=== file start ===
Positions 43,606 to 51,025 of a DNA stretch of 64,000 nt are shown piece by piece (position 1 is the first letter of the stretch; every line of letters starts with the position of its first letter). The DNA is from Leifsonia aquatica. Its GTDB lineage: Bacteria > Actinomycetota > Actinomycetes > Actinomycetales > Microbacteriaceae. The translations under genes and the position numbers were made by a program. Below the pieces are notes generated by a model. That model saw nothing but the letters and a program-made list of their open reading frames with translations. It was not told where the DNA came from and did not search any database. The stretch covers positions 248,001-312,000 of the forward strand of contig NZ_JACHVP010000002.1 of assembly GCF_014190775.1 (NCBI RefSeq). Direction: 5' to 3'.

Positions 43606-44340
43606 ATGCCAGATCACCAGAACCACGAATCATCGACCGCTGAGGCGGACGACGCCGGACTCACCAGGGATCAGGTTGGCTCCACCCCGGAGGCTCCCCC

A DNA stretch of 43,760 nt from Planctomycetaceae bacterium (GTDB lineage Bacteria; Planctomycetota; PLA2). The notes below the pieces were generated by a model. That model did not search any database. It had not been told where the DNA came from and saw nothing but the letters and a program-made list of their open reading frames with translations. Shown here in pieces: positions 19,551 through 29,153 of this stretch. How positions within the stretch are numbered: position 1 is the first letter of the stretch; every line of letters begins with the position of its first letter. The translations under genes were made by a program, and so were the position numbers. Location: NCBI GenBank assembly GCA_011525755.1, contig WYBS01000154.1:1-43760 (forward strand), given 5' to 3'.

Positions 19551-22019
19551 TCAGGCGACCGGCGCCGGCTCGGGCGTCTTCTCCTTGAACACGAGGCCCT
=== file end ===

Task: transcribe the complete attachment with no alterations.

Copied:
Positions 43,606 to 51,025 of a DNA stretch of 64,000 nt are shown piece by piece (position 1 is the first letter of the stretch; every line of letters starts with the position of its first letter). The DNA is from Leifsonia aquatica. Its GTDB lineage: Bacteria > Actinomycetota > Actinomycetes > Actinomycetales > Microbacteriaceae. The translations under genes and the position numbers were made by a program. Below the pieces are notes generated by a model. That model saw nothing but the letters and a program-made list of their open reading frames with translations. It was not told where the DNA came from and did not search any database. The stretch covers positions 248,001-312,000 of the forward strand of contig NZ_JACHVP010000002.1 of assembly GCF_014190775.1 (NCBI RefSeq). Direction: 5' to 3'.

Positions 43606-44340
43606 ATGCCAGATCACCAGAACCACGAATCATCGACCGCTGAGGCGGACGACGCCGGACTCACCAGGGATCAGGTTGGCTCCACCCCGGAGGCTCCCCC

A DNA stretch of 43,760 nt from Planctomycetaceae bacterium (GTDB lineage Bacteria; Planctomycetota; PLA2). The notes below the pieces were generated by a model. That model did not search any database. It had not been told where the DNA came from and saw nothing but the letters and a program-made list of their open reading frames with translations. Shown here in pieces: positions 19,551 through 29,153 of this stretch. How positions within the stretch are numbered: position 1 is the first letter of the stretch; every line of letters begins with the position of its first letter. The translations under genes were made by a program, and so were the position numbers. Location: NCBI GenBank assembly GCA_011525755.1, contig WYBS01000154.1:1-43760 (forward strand), given 5' to 3'.

Positions 19551-22019
19551 TCAGGCGACCGGCGCCGGCTCGGGCGTCTTCTCCTTGAACACGAGGCCCT